Yes, the fall is here, so promise me that you will purchase at least a few spring bulbs to add to your garden.
If you've had issues with bulbs or foliage getting eaten, plant narcissus and daffodils. They are not eaten by rodents, rabbits, or deer and spread nicely in the garden. Add a few more next year and soon you will have a gorgeous display.
I add more tulip, daffodil, narcissus, chionodoxis, scilla, frittalaria and other bulbs each year. April through early June is a time of great joy in our neighborhood when a thousand tulips bloom along with the other spring bulbs in front of our home. Neighbors and perfect strangers come and take pictures. I truly delight in speaking with them about the flowers.
Ideally, your bulbs should all be planted by the end of October so they form strong roots. They can be planted during a January thaw, but the results are less than satisfactory.
Make this the year you plant garlic. Purchase the bulbs at your local nursery or shop online. There is more to garlic then just the silverskin variety sold in supermarkets, which seldom can be successfully planted in our gardens in Western New York.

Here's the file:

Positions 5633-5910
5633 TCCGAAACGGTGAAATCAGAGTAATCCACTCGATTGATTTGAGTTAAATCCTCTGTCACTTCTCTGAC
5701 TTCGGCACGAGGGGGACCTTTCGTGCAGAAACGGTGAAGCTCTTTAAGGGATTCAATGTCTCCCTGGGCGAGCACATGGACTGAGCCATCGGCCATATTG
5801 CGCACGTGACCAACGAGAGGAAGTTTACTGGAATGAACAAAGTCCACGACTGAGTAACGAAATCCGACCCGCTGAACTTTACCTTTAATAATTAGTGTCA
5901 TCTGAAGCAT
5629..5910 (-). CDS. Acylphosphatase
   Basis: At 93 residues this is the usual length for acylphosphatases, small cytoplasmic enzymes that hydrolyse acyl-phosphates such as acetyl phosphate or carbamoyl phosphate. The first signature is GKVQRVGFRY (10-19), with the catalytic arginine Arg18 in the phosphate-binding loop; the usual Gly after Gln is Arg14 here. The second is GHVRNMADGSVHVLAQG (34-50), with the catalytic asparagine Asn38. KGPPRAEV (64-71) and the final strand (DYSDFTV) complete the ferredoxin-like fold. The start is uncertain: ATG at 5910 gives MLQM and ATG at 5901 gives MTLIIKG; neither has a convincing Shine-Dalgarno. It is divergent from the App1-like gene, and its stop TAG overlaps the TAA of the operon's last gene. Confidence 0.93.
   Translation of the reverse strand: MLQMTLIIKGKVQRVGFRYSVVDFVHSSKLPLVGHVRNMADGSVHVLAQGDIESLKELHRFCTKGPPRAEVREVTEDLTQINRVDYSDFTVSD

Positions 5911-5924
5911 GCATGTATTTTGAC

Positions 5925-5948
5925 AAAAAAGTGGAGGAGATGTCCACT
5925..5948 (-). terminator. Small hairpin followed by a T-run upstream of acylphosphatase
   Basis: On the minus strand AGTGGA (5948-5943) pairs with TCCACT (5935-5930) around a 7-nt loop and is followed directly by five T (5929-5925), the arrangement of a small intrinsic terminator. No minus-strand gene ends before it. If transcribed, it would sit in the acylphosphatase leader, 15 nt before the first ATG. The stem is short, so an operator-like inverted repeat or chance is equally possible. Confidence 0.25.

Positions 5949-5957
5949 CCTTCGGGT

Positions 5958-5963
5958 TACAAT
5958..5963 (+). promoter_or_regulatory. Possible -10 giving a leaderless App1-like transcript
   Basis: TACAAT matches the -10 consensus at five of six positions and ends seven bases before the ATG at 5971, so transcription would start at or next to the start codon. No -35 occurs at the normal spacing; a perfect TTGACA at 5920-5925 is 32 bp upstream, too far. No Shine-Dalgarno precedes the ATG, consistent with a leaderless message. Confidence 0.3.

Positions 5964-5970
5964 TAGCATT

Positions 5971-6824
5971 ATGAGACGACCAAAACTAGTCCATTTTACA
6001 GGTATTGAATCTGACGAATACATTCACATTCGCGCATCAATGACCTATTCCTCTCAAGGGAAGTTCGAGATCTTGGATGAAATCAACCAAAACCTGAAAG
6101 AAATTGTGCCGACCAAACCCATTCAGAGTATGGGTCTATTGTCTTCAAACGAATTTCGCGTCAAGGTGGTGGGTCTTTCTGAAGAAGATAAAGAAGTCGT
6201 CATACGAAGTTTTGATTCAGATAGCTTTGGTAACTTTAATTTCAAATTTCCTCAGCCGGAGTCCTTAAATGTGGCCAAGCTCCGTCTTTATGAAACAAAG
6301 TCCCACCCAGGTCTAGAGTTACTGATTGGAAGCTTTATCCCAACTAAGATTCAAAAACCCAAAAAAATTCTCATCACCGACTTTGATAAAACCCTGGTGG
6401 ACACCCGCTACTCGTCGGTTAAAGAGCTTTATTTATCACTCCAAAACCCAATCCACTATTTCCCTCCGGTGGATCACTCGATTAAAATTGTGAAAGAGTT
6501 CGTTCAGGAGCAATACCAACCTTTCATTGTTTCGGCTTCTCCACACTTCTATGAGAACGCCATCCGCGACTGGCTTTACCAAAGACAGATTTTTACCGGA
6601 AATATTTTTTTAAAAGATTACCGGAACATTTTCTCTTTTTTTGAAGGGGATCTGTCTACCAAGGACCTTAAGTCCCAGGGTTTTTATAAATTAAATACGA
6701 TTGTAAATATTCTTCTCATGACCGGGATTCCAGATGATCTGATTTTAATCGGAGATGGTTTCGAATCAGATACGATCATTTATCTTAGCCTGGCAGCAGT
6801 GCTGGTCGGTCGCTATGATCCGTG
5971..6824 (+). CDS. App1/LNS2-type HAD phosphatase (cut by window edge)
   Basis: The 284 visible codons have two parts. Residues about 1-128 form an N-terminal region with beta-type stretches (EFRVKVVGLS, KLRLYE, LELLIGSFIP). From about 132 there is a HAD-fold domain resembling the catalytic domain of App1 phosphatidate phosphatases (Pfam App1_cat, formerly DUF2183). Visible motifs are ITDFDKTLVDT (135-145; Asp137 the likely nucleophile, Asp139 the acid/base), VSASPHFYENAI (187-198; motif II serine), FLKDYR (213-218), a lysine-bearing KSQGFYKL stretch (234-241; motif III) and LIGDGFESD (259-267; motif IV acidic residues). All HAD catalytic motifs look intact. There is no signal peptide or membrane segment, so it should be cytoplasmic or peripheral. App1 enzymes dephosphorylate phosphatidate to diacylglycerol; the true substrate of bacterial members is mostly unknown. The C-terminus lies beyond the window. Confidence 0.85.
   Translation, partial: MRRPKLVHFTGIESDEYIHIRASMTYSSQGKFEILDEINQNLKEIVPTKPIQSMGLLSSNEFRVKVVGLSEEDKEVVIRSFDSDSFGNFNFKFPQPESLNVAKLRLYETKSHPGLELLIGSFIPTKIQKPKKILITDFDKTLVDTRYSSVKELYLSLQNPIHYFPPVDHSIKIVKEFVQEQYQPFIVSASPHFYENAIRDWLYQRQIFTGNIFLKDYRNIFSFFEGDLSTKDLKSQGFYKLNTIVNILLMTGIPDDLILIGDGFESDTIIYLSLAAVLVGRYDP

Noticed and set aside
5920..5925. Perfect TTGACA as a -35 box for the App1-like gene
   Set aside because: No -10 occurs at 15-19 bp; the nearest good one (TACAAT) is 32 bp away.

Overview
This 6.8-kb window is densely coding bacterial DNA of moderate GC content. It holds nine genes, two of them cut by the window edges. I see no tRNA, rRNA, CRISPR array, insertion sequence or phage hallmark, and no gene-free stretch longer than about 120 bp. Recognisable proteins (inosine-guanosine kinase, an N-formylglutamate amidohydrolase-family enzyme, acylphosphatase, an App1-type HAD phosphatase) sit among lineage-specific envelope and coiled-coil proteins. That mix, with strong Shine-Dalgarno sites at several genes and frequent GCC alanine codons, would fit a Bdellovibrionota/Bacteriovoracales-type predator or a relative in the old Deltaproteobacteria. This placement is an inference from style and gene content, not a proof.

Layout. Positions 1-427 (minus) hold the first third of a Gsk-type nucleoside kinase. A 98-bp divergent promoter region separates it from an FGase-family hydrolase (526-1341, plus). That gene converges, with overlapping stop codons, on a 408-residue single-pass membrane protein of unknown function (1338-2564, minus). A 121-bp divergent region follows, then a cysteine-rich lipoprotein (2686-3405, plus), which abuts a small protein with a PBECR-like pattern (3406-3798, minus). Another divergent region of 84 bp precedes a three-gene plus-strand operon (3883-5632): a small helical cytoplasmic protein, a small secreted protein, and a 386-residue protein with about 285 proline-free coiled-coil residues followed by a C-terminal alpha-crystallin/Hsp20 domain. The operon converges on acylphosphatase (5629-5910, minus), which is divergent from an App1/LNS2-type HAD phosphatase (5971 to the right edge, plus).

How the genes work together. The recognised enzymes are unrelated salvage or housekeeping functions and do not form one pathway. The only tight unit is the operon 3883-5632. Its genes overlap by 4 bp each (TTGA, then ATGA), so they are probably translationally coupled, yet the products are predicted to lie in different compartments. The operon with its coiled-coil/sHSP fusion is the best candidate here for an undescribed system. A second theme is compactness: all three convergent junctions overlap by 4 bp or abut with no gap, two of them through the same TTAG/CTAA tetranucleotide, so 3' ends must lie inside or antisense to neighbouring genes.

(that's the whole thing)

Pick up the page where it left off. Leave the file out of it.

You will have a choice of garlic either in the hardneck or softneck group. Hardnecks have a stalk that extends all the way down into the bulb; softnecks are the garlics that can be braided. Try some of each. Plant the individual cloves pointed end-up, two inches deep in loose fertile soil at least six inches apart. You will soon become a garlic gourmet.
Did you grow gladiolas, cannas, or gladioli, dahlias or some tropical rhizomes such as colocasia (elephant ear) this summer? Dig them up before the ground freezes - do not wash them off as the soil on their surface protects them. Store in peat moss in a cool dry place.
Pick or harvest apples. This year I am experimenting with drying different varieties. Dried apples make delicious pies and pastries. While you are outside enjoying the beautiful October days, remove leaves from your lawns. Run your lawnmower over them several times to break them into small pieces. These can be raked into the lawn or used as mulch in your perennial gardens.
A common question asked often of me is whether or not to cut down the entire garden in the fall. I do clean up garden debris, dead plants, anything diseased, and of course weeds, but I let most of the gardens to just "do their thing." I want to enjoy everything for as long as possible. I also want to encourage beneficial insects that lay eggs over the winter in our gardens. I know things get a bit messy by early spring, but until then there are still plants to look at and enjoy often into December.
In addition, there are some shrubs that will not flower next year if their flower buds are cut off now, such as hydrangea. These often grow on the previous year's growth. When in doubt, simply wait.